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Cardiovascular Diseases


Cardiovascular diseases, diseases of the heart and blood vessels-are the leading cause  of the death in the United States. About one person in five  has some form of cardiovascular disease. Heart attacks are the main cause of cardiovascular deaths. A heart attack occurs when some area of the heart muscle does not receive enough blood. Sometimes a blood clot forms in the blood vessels of the heart, causing a heart attack. The clot blocks the passage of blood through those vessels, so blood does not reach a portion of the heart muscle. Heart attacks also may result if a vessel is blocked by deposits of materials. If the damaged area of the heart is fairly small, recovery can occur in the manner. Sometimes the amount of damage is slight and thus difficult to detect. Because they reveal abnormalities in the timing of the heart contractions, electrocardiograms are useful for evaluating the overall condition of the heart.
Abnormalities in the timing of heart contractions may be associated with damaged heart tissue. Strokes are caused by an interference with the blood supply to the brain. They often occur when a blocked vessel burst in the brain. Strokes also may be associated with a blood clot or a coagulation of other materials in the blood vessel. The overall effects of a stroke depend on how severe the brain damage is and where the stroke occurs in the brain.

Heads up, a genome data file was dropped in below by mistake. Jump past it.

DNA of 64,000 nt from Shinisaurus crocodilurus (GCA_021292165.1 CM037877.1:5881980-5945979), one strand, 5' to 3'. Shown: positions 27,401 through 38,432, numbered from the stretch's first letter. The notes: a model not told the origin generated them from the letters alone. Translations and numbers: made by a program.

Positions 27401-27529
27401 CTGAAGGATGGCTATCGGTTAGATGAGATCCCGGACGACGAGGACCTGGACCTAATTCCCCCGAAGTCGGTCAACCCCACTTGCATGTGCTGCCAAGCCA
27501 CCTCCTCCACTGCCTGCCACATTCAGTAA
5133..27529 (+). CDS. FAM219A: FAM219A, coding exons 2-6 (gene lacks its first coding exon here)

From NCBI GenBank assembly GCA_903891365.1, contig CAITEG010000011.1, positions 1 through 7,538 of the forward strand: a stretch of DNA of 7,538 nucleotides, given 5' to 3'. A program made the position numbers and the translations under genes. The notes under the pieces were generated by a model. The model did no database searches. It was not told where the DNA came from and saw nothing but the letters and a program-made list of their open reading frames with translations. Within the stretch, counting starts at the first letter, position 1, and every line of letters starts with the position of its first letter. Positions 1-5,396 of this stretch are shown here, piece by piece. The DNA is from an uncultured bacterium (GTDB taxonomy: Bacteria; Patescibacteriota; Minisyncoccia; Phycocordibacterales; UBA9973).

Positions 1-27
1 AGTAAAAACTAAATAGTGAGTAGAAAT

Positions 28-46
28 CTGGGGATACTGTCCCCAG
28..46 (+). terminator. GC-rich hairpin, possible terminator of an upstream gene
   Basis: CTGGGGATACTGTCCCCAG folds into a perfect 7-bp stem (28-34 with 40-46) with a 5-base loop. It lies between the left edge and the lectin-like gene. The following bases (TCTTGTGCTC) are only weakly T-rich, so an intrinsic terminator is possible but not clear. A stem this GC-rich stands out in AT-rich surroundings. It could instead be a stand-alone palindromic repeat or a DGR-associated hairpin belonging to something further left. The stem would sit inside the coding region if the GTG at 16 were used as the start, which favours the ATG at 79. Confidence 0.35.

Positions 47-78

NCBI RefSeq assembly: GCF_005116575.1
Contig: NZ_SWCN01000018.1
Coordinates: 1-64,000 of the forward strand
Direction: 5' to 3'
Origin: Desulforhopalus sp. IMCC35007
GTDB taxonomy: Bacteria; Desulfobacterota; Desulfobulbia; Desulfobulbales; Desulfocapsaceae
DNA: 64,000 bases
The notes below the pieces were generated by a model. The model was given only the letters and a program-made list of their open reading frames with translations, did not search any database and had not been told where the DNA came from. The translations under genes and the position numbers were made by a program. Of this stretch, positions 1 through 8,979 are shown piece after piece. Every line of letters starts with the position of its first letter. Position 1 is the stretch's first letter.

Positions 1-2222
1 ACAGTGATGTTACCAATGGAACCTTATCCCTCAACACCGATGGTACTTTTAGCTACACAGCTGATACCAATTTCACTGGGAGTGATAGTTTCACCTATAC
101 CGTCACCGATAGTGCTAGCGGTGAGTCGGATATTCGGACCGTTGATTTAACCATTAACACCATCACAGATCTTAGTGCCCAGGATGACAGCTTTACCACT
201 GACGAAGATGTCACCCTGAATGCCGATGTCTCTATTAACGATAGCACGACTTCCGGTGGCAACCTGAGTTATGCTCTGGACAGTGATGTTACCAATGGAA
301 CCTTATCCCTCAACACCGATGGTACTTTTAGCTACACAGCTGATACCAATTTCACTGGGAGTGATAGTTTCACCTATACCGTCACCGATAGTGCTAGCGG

Atherosclerosis, which often is a factor in heart attacks and strokes, is a building of deposits within the arteries. The accumulation of fatty materials and deposits of cholesterol or other cellular debris within the arteries can impair the proper function of the arteries. When this condition is serves , the arteries can no longer expand and contract properly. The accumulation of cholesterol is thought to be the prime contributor to atherosclerosis. Diets low in cholesterol  frequently are prescribed for this condition.
Arteriosclerosis or hardening of the arteries, occur when calcium is deposited in arterial walls. This usually occurs when atherosclerosis occur, the flow of blood through the arteries is restricted, and the arteries cannot expand enough to handle the volume of blood pumped out by the heart. Thus the heart must work harder.

At least three factors are linked to cardiovascular disease; smoking , high blood pressure , and high blood cholesterol. The current advice for reducing cardiovascular risk is simple : Do not smoke ; have your blood pressure checked and regulated, if necessary ; and follow a diet that lowers the levels of cholesterol in your blood. Finally try to be aware of new information as it becomes available. Research on nutrition and cardiovascular disease is very active and new data often result in changed dietary and activity recommendations. Look for valid reports based on controlled experiments and avoid popularized claims of quick fixes and miracle remedies.
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